August: 5,500 churches in the UK switch to renewable energy 

According to Christian Aid, a major religious charity in London, more than 5,500 churches in the UK are now using 100% renewable energy to power their operations. The Church of England’s places of worship, along with Catholic, Baptist, Methodist, Quaker and Salvation Army congregations, have made the switch to 100% renewable electricity.

July: Missing boys in Thailand cave have been found

A football team composed of 12 boys and their coach had been missing for nine days before two British divers discovered them in the Tham Luang caves in Chiang Rai.

Rick Standon and John Volanthen, the two British rescuers, arrived in Thailand early last week. And in a video posted by the Thai Navy SEAL special forces, it can be heard that the rescuer asked, “How many of you”, and someone replied “Thirteen!”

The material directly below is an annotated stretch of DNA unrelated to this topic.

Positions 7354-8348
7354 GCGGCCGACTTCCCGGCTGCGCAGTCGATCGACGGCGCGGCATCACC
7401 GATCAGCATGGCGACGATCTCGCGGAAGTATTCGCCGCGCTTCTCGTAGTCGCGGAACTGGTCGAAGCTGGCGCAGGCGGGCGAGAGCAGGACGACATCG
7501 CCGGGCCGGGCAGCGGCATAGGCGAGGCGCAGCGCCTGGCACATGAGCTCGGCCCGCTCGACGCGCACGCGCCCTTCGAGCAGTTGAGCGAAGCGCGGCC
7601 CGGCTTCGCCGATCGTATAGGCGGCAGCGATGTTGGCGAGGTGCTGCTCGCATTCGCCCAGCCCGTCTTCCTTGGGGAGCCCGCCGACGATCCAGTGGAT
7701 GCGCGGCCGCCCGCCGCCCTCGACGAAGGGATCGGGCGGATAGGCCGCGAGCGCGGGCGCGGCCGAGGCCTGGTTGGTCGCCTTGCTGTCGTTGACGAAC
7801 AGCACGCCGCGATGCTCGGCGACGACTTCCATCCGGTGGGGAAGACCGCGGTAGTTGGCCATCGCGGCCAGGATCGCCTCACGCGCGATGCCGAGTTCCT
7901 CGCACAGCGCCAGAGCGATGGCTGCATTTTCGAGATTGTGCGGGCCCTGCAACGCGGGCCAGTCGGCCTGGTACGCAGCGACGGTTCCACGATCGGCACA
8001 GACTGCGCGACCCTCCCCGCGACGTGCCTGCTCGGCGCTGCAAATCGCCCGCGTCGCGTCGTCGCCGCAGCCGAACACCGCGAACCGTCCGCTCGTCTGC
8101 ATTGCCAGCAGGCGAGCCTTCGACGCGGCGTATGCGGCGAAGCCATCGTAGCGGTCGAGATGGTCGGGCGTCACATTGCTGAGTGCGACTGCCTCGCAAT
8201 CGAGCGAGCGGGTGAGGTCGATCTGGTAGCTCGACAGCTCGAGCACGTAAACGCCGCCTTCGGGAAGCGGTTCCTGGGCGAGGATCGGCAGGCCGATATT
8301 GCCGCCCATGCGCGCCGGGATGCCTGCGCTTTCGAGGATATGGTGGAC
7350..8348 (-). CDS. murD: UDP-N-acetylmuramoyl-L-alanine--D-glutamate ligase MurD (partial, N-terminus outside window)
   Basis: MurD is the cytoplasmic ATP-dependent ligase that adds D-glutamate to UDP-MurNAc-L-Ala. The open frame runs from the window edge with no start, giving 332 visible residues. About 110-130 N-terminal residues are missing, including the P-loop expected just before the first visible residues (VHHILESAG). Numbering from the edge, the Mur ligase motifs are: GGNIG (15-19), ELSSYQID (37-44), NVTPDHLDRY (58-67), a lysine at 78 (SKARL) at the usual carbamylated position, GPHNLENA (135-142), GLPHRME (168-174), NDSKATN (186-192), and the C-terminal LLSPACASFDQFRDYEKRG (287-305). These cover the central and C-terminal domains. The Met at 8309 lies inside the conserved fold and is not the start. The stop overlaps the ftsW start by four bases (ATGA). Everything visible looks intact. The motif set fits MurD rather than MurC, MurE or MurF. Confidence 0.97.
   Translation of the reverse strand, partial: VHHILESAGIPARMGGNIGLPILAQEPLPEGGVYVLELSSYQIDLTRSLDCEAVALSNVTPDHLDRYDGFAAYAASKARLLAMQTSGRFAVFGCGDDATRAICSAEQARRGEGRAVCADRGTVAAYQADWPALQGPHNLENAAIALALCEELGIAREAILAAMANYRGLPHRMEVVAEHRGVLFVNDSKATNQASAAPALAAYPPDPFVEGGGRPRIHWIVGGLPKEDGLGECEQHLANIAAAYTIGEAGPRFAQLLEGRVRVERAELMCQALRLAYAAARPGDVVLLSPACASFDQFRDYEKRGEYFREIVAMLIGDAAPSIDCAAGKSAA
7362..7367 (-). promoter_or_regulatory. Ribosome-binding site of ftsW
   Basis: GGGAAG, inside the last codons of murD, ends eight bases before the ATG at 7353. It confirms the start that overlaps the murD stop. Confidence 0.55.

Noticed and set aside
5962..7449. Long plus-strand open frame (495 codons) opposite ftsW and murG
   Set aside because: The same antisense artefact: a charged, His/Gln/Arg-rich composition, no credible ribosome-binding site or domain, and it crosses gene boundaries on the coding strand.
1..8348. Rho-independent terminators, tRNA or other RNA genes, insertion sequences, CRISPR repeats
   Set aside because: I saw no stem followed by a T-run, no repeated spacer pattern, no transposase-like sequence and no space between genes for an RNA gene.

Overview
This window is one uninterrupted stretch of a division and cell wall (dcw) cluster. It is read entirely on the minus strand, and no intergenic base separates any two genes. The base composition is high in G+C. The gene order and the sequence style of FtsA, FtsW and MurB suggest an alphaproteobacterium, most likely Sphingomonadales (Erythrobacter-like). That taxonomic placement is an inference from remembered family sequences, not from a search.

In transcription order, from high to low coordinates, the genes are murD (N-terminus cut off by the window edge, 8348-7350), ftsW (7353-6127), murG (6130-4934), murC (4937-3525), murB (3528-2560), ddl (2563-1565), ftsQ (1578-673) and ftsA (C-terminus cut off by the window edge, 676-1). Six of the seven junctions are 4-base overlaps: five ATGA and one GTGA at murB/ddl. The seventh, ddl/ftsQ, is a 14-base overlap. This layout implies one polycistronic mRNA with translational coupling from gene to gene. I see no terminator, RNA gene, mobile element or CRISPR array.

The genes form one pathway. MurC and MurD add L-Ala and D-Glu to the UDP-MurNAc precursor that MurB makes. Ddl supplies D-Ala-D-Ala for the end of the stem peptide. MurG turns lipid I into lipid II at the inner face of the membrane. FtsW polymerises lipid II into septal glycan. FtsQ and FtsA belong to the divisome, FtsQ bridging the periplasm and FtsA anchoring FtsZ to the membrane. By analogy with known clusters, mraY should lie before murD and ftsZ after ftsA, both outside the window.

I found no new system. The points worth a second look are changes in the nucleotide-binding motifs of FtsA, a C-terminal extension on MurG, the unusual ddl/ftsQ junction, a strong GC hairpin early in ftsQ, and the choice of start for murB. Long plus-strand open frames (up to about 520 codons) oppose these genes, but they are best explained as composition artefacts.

June: Paraguay certified Malaria-free by WHO 

In a press release by the WHO, Paraguay was certified as having eliminated malaria and it became the first American nation to gain this status since Cuba back in 1973.

The WHO Director-General, Dr Tedros Adhanom Ghebreyesus said in a recorded statement. “It gives me great pleasure today to certify that Paraguay is officially free of malaria, success stories like Paraguay’s show what is possible. If malaria can be eliminated in one country, it can be eliminated in all countries.”

May: Ireland voted to legalise abortion

A large number of Irish went to the ballot box to abolish the eighth amendment to the Irish constitution which gives equal legal status to the lives of a foetus and the women carrying it. With a two-thirds majority of ‘yes,’ the country has enabled the government in Dublin to introduce abortion in the Irish health service up to 12 weeks into pregnancy.

According to The Guardian, Orla O’Connor, the co-director of the Together for Yes campaign, said it was “a monumental day for women in Ireland”, calling the result “a rejection of an Ireland that treats women as second-class citizens”.

April: North and South Korea to announce an official end to the war